My Own Project: ER and preventable care admits

So I finally finished my own project. I used the same data I’ve been working with (quarterly inpatient data from Florida), but now only focusing on two types of patients: ER admits and patients with preventable conditions. Preventable conditions are diagnoses for which timely and effective ambulatory care reduces the risks of hospitalization by either preventing the onset of or managing an illness or condition. Examples include pneumonia, congestive heart failure, asthma, and immunizable conditions. As a result, preventable conditions are frequently used as a measure of health care access and so I hypothesized that during a recession there would be more of these types of conditions. ER admits are an important subgroup because hospitals must provide everyone with a minimum degree of service even if the patient has no insurance and cannot pay. The ER is the only part of a hospital that is required to treat everyone, so I hypothesized that during a recession there would be more ER admits. My dependent variables of interest are the number of ER admits, preventable condition admits, and PC through ER admits for each hospital. My explanatory variables were the county unemployment rate and county population controls and hospital and time controls. When I only looked at the effect of unemployment on ER or PC admits, the effect was not significantly different from zero. However, when I looked at patients that met both criteria, the effect was positive and significant. In other words, during recessions there are more ER admits with diseases that could have been prevented with proper health care.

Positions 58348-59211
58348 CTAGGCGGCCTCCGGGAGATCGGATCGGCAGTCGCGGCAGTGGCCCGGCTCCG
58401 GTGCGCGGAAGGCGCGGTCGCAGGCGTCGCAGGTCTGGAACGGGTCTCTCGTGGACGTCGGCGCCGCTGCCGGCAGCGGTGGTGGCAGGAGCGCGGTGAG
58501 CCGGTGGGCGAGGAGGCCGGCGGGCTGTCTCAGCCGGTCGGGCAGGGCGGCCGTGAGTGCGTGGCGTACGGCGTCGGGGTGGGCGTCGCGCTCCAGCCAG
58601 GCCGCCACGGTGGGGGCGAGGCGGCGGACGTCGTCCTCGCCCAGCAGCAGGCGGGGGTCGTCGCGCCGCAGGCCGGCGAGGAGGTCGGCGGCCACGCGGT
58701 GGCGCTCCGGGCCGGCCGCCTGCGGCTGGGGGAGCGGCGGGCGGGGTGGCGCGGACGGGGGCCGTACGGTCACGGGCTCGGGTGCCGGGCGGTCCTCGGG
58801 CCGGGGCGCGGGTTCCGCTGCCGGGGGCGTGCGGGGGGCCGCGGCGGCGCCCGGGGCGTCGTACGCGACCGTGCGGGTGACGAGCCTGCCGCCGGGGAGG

Comments

  1. This is a very interesting topic, especially during the heart of the health care debate since it is a fundamental issue with out health care system. Preventive treatment obviously is much cheaper in the long run since it can often avoid the high costs of ER trips and costly surgeries, yet people without insurance are forced to bypass primary care since they cannot afford it, ultimately costing more money that hospitals and taxpayers have to pay for. It’s an interesting dilemma and I like that you managed to make a specific measure to test the effects of poverty on ER trips.

  2. Daniel Robinson says:

    Those are some very interesting findings! Also, I didn’t know that hospitals had to treat ER patients without insurance.